Moroccan Chicken Tagine With Nigella Seeds (Black Seeds or Sanouj)

Chicken tagine with nigella seeds
Christine Benlafquih
Prep: 15 mins
Cook: 2 hrs 15 mins
Total: 2 hrs 30 mins
Servings: 4 servings

If you're already in the habit of cooking Moroccan food, you probably know that it's easy to build on a number of basic recipes to add vegetables, beans or other ingredients or to adjust and experiment with seasoning, such as adding a little smen or perhaps some Ras El Hanout.

Here, however, the same starting tagine gets dressed up with an oft-overlooked spice. Nigella seeds, also known as black seeds (or sanouj in Moroccan Arabic), impart a light oregano-like essence to this classic Moroccan chicken tagine. Saffron, ginger and white pepper lend fragrant seasoning. Cinnamon and preserved lemon are optional, as are red olives.​

The cooking time is for preparation in a traditional clay or ceramic tagine. The time will be reduced by one hour if cooking in a conventional pot. The meal is traditionally served directly from the tagine or on a communal plate, with each person eating from his own side of the dish. Serve Moroccan bread for scooping up the chicken and sauce.


  • 1 whole chicken (with or without skin, cut in half or into pieces)
  • 1/4 to 1/3 cup olive oil
  • 1 medium onion (sliced into rings)
  • 1 medium onion (finely chopped)
  • 3 or 4 cloves of garlic (finely chopped)
  • 1 tablespoon nigella seeds, (toasted lightly and ground)
  • 1 tablespoon nigella seeds (toasted lightly and left whole)
  • 1 teaspoon salt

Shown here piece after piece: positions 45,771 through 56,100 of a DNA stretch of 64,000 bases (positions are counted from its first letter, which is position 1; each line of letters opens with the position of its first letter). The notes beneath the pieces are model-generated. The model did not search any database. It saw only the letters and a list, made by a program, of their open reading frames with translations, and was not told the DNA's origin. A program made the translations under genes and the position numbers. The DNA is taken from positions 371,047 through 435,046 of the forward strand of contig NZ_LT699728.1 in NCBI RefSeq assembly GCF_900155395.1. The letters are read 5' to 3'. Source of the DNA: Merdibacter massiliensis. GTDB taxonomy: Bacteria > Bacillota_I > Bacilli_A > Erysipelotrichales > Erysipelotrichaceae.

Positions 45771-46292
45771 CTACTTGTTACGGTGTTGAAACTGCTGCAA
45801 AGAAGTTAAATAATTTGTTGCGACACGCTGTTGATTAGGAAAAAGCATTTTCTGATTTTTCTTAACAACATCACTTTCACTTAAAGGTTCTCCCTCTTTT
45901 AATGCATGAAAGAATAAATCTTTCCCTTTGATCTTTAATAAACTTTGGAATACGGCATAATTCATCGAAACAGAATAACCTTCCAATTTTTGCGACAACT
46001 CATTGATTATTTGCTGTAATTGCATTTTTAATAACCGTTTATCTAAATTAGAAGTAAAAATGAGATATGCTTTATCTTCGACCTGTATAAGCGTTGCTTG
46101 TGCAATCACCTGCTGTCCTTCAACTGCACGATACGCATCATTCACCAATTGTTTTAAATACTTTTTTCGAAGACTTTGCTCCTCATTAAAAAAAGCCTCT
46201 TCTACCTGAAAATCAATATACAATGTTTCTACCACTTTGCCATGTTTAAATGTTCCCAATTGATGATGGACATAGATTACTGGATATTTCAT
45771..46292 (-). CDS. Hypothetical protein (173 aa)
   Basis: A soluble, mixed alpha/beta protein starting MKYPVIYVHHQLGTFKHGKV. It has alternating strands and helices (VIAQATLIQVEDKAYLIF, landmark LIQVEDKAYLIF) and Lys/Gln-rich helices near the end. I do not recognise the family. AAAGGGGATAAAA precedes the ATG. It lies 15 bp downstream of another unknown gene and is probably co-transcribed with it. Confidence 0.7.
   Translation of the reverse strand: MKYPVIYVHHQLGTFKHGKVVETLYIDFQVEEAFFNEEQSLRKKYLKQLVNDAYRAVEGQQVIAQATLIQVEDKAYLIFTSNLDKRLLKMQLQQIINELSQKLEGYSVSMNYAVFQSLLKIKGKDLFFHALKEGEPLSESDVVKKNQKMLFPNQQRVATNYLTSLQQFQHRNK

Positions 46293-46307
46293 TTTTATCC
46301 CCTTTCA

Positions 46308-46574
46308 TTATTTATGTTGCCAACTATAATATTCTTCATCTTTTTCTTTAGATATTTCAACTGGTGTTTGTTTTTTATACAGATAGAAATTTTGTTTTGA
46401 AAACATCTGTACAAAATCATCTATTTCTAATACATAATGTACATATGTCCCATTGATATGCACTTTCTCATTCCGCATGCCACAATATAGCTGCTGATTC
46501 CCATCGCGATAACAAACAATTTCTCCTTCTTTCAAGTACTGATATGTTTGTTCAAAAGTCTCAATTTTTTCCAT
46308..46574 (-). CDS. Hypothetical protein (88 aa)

• 1 teaspoon turmeric
  • 3/4 teaspoon ginger
  • 3/4 teaspoon white pepper
  • 1/2 teaspoon saffron threads, crumbled
  • 1 cinnamon stick (optional)
  • 1/4 teaspoon smen (optional)
  • 1/2 preserved lemon (cut into 2 quarters, optional)
  • A handful of red or violet olives (optional)
  • 1/3 cup water
  • A handful of cilantro sprigs (tied into a bouquet)

Steps to Make It

  1. Pour the olive oil into the base of a tagine or the bottom of a wide pot or Dutch oven. Distribute the sliced onion over the bottom.

  2. In a bowl, toss the chicken with the chopped onion, garlic, ground nigella, whole nigella and spices. Arrange the chicken bone side down in the center of the tagine or pot, and distribute the chopped onions all around.

  3. Swirl 1/3 cup of water in the bowl to clean it of the spices, then add the water to the tagine or pot. If using smen, add it to the liquids.

  4. Garnish the tagine with the cilantro bouquet, lemon and olives. Follow one of the cooking methods below. 


  • If cooking in a tagine, cover and place the tagine on a over medium-low heat. Use a diffuser if using a heat source other than gas. Allow the tagine to heat slowly to a simmer, and then reduce the heat to the lowest temperature necessary to maintain the simmer. Cook the chicken for one and a half to two hours or until very tender, interrupting the cooking only to check on on liquids. The chicken should be tender enough to pinch off the bones and the sauce should be reduced until thick and not watery. Discard the cilantro, and serve directly from the tagine.
  • If cooking in a pot or Dutch oven, cover and bring the chicken to a simmer over medium-high heat. Reduce the heat to medium or medium-low, and continue cooking, stirring occasionally and turning the chicken once or twice, for another hour, or until the chicken is tender enough to pick easily from the bones. Keep an eye on the level of the liquids during cooking to avoid scorching the chicken, adding a little more if necessary. Once the chicken is cooked, be sure to reduce the liquids (if necessary) to a thick sauce, discard the cilantro, and serve.